Two days later, because of increasing pain and swelling of the left knee, his family doctor arranged further radiographic examinations with MRI and CT scans, revealing the Hoffa fracture. The patient was then referred to a medical center for traumatic surgery. Surgical treatment consisted of diagnostic arthroscopy, open reduction of the fracture, and internal fixation with three 40-mm headless compression screws (Figure 3). The screws were placed in posterior to anterior and caudal to cranial directions. The anterior horn of the lateral meniscus was fixed to the joint capsule using FiberWire 2-0, and the ruptured retinaculum was fixed to the medial patellar margin with two Mitek anchors. A 3 × 3 cm tumor close to the articular capsule turned out to be a lipoma and not, as initially suspected, a neurofibroma.
After surgery, the knee was stabilized with a knee orthosis, and partial weight-bearing was prescribed for 10 weeks. Fracture healing was regular. In <4 months after the accident, the patient returned to work without any orthopaedic therapeutic appliances. In this case, the occurrence of a femoral fracture after a low-velocity trauma was probably influenced by reduced bone quality because of an underlying NF1, but NF1 did not influence fracture healing. Two years after the operation, the range of motion of both knees was unlimited, and no osteoarthrotic changes were noticed.
Manfredini et al7 studied 19 subjects with unicondylar fractures of the femur; associated lesions were found to be frequent, such as other femoral fractures, patellar fracture, and anterior cruciate ligament rupture. Although in most cases, Hoffa fractures occur as a result of high-velocity trauma,6–8 Vaishya et al9 presented the case of a Hoffa fracture with ipsilateral patellar dislocation resulting from a household trauma. Comparable to our patient, the patient reported by Vaisha et al9 was first seen in a local hospital, where the patellar dislocation was treated while the Hoffa fracture was initially missed by the radiologist.
Pathologic tissue resulting from neurofibromatosis rarely affects a joint directly. In our patient, a tumor adjacent to the joint capsule turned out to be a lipoma after histopathologic examination, containing no tissue of a neurofibroma. Bone deformities of the lower limb in patients with NF1 have been described in several reports, in particular, congenital anterior bowing of the tibia and congenital pseudoarthrosis of the tibia. Skeletal dysplasia has also been reported in patients such as ours. Because of a pronounced thoracolumbar kyphoscoliosis and a reduced bone density, he had to undergo extensive surgery 10 years before the reported accident.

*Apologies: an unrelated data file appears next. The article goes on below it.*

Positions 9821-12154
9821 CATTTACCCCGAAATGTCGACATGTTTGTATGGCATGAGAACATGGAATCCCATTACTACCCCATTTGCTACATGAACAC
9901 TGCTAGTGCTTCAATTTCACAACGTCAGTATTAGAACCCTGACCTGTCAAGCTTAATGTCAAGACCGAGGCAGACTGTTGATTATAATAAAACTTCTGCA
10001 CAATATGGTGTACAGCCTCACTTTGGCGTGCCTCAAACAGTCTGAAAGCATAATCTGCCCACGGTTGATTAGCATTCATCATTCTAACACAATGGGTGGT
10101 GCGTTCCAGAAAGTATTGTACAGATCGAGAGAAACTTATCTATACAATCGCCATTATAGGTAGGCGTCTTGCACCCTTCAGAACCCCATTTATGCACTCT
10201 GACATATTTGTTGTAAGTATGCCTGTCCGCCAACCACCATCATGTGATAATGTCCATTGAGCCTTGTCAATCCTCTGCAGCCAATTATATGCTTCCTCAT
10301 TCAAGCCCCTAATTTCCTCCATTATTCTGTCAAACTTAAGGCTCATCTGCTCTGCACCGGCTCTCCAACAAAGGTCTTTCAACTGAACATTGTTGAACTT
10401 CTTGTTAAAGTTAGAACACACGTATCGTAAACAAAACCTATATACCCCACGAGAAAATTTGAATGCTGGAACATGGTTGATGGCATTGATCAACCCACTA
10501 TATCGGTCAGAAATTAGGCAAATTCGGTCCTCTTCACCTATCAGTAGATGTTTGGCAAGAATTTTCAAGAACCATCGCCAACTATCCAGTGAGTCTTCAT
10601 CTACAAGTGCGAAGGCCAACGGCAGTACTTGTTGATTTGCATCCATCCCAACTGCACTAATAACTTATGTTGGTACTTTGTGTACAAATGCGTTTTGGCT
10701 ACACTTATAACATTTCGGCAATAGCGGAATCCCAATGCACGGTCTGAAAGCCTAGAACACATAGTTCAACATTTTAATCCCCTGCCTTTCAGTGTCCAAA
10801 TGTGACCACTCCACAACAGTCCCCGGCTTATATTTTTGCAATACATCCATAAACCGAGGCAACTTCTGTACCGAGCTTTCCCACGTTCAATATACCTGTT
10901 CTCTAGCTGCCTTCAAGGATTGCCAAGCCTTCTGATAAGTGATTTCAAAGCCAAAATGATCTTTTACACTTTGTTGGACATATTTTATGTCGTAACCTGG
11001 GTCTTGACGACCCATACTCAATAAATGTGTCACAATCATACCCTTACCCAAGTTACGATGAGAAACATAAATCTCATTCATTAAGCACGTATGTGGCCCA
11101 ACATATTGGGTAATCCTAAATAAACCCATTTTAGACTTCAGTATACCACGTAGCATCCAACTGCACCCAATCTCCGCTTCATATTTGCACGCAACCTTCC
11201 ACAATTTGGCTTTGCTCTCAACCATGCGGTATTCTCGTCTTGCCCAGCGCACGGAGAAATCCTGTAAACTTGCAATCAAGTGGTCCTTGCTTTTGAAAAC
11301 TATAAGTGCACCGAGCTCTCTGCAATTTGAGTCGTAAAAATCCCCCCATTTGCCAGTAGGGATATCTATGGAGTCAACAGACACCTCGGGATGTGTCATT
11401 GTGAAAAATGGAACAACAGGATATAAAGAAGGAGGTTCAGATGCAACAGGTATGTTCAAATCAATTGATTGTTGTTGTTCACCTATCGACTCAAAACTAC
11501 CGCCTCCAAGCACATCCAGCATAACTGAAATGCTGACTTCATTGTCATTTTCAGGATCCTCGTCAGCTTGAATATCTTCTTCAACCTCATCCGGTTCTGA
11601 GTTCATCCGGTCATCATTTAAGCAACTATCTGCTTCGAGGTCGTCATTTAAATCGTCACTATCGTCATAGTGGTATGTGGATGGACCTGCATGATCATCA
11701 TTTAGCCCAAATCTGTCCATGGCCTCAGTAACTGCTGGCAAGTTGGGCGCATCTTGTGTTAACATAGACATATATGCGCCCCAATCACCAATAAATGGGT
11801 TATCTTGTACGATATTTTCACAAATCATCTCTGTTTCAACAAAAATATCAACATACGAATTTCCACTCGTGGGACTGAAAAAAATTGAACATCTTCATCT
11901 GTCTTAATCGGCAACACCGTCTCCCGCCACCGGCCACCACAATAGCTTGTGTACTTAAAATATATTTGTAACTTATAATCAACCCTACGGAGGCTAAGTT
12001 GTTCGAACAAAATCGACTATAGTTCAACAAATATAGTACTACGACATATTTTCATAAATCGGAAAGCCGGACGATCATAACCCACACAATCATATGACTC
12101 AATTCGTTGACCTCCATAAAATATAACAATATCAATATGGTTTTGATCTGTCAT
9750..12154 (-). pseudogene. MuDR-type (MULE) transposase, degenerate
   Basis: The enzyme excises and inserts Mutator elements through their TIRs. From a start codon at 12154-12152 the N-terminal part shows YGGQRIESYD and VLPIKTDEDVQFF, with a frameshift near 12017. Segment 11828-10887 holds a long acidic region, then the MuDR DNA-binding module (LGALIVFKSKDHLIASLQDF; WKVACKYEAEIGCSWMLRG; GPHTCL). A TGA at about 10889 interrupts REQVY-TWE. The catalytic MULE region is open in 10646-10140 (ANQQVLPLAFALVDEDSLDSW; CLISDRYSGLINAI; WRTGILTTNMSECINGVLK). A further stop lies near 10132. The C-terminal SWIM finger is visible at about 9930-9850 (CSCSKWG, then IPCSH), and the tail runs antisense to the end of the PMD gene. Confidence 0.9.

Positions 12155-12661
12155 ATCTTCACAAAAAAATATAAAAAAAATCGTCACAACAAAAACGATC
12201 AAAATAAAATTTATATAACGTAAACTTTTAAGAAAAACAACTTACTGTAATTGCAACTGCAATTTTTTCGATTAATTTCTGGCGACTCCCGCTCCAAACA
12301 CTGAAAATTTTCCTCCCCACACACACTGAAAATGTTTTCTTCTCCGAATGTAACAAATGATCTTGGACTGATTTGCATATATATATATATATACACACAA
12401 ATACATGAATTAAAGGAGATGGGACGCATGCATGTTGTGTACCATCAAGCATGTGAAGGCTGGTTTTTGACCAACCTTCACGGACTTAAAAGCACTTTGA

Bone tissue is a composite of a collagenous framework, integrated small proteins, and a mineral phase with carbonated hydroxyapatite. Defects in any of those components can cause low bone mass or diminished bone quality, or both. Poor bone quality is a known risk factor for fractures. NF1 was found to be associated with reduced bone mineral density. Contemporary studies reveal that about 48% of subjects with NF1 show osteopenia and 25% to 28% show osteoporosis.2,10 In our patient, diminished bone quality had been verified even before the accident. This might explain the occurrence of a Hoffa fracture after a low-velocity accident.
Fracture risk is also evidently age dependent. In a study by Heervä et al,2 there was no increase in fracture risk of NF1 patients aged 17 to 40 years compared with control subjects without NF1. The authors speculate that bone strength would be the highest in this age group of patients with NF1, and subsequently bone mineral density would worsen with aging. Fracture risk was evaluated in children aged 3 to 16 years with NF1, showing a relative risk ratio for fractures of 3.4,2 whereas fracture risk of adults with NF1 older than age 40 years was about fivefold higher than in the control group. This is in contrast to the young adult patient mentioned here. Impaired fracture healing is frequently observed in patients with NF1. However, in the above-mentioned study by Heervä et al2 with 460 patients with NF1, all but one of the 60 fractures had healed. These results are in accordance with the actual case, where no delayed fracture healing was observed.
In a study by Bel et al5 with 163 distal femoral fractures, of which 18% were Hoffa fractures, 50% of patients reported moderate pain. Osteoarthritis was found in 12% of patients and was associated with malunion. Valgus-varus deformity was found in 10% cases, flexion-recurvation deformity in 5%, and an AP or lateral articular surface step-off in 12%. In our patient, currently no osteoarthritis and no joint deformation has occurred.
Hoffa fractures are unusual fractures and might initially remain undiagnosed. They normally result from high-velocity trauma but may also occur after minor trauma in subjects with diminished bone quality. This case report shows that knowledge about rare injuries and genetic disorders, such as neurofibromatosis-1, is important in helping to find a complete diagnosis and to provide an adequate therapy.
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Keywords:Copyright © 2017 The Authors. Published by Wolters Kluwer Health, Inc. on behalf of the American Academy of Orthopaedic Surgeons
Hoffa fracture; Femoral fracture; Neurofibromatosis-1; High-velocity trauma; Osteopenia; Skeletal deformities